With all the recent discussions of ears and housetraining, Spidey and I have done a really good job of not liking each other (yes, this is how raising a puppy goes. Yesterday I loved him and today I hate him). He’s completely lost the idea of coming to me when I indicate I’d like him to – or when I’m very obvious about it with calling and waving and whistling and stamping and waving treats around.
I believe I have finally got the ears under control with the right combination of racehorse leg wraps, backer rod, colostomy glue and Elastoplast. The posts are still in, the wraps don’t look like he got beaten up under the bleachers (because he obviously hasn’t been rolling in the dirt), and he’s not shaking his head constantly. That’s a huge weight off.
So this afternoon we went to the park again. He met lots of people and loved them all up. Friend Barb and I will start a once-a-week working session next week so I can start teaching him how to meet people without totally overwhelming them. He looks pretty cute when he’s way over THERE, but when he’s right HERE biting their arms, other words come to mind. Also screaming and rapidly backing up.
He wore the front-snap harness I got him the other day, which is much better than work with a collar – more subtle and gives him more leeway to turn back on his own. It’ll interfere with his front movement if he wears it forever, but I don’t expect him to need it more than a couple of months.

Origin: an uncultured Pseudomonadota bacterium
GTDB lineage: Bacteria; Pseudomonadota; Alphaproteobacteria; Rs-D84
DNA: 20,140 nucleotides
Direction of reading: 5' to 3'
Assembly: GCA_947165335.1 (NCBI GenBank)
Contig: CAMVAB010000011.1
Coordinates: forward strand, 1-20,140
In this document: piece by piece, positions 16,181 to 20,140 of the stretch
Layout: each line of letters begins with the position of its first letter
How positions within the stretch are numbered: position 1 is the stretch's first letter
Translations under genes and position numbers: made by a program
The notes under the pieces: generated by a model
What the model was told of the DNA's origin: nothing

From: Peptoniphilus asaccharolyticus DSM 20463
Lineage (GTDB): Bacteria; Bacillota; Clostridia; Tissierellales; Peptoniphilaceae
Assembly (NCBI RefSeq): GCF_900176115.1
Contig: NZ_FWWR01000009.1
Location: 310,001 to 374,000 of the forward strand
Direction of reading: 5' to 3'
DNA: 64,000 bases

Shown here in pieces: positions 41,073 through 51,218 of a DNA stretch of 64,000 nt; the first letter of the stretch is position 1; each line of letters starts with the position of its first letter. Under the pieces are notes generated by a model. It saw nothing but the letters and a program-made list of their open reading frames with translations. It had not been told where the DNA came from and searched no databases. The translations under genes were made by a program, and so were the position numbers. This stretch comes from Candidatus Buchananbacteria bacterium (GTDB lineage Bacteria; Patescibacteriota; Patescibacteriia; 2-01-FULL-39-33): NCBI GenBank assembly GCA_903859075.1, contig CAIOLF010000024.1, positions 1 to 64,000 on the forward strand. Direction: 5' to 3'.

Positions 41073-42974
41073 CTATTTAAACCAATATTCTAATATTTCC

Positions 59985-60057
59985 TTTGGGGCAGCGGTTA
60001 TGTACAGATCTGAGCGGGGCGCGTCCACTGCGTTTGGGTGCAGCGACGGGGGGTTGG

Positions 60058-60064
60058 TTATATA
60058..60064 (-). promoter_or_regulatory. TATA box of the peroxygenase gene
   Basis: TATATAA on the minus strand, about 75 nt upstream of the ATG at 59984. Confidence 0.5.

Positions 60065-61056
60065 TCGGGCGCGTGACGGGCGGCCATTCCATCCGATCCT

He seems to have forgotten his fascination with goose poop, he mostly ignored the ground, but he did stop at a huge display of purple petunias. He spent several minutes sniffing them. He looked like Ferdinand the Bull sitting in the flowerbed in the park smelling the flowers.
After we’d used up all the people, children, and petunias, we worked on eye contact, hand Zen, target hand, sit, and down. I got enough sits offered to start using a voice cue.
Together, he and I have worked out a new way of explaining loose leash walking. If I click just as the idea of galloping out to tighten the leash occurs to him, it aborts the idea and makes him turn back to me for a treat. I was using this the other day but didn’t think about it. Pretty soon I could see the idea of jumping forward pass between his ears and get cut off by the idea of a treat. If I keep working on this, the more enticing the distraction is, the harder and faster he should turn to me. Tomorrow I’ll find some of the many geese in the park and see how far we have to be from them for him to be able to handle them as a distraction.
And as I’m writing this, he’s wandered over to say hello and get a scratch for the first time in a couple of days. We’re OK.
His favourite spot – livin’ on the edge, baby!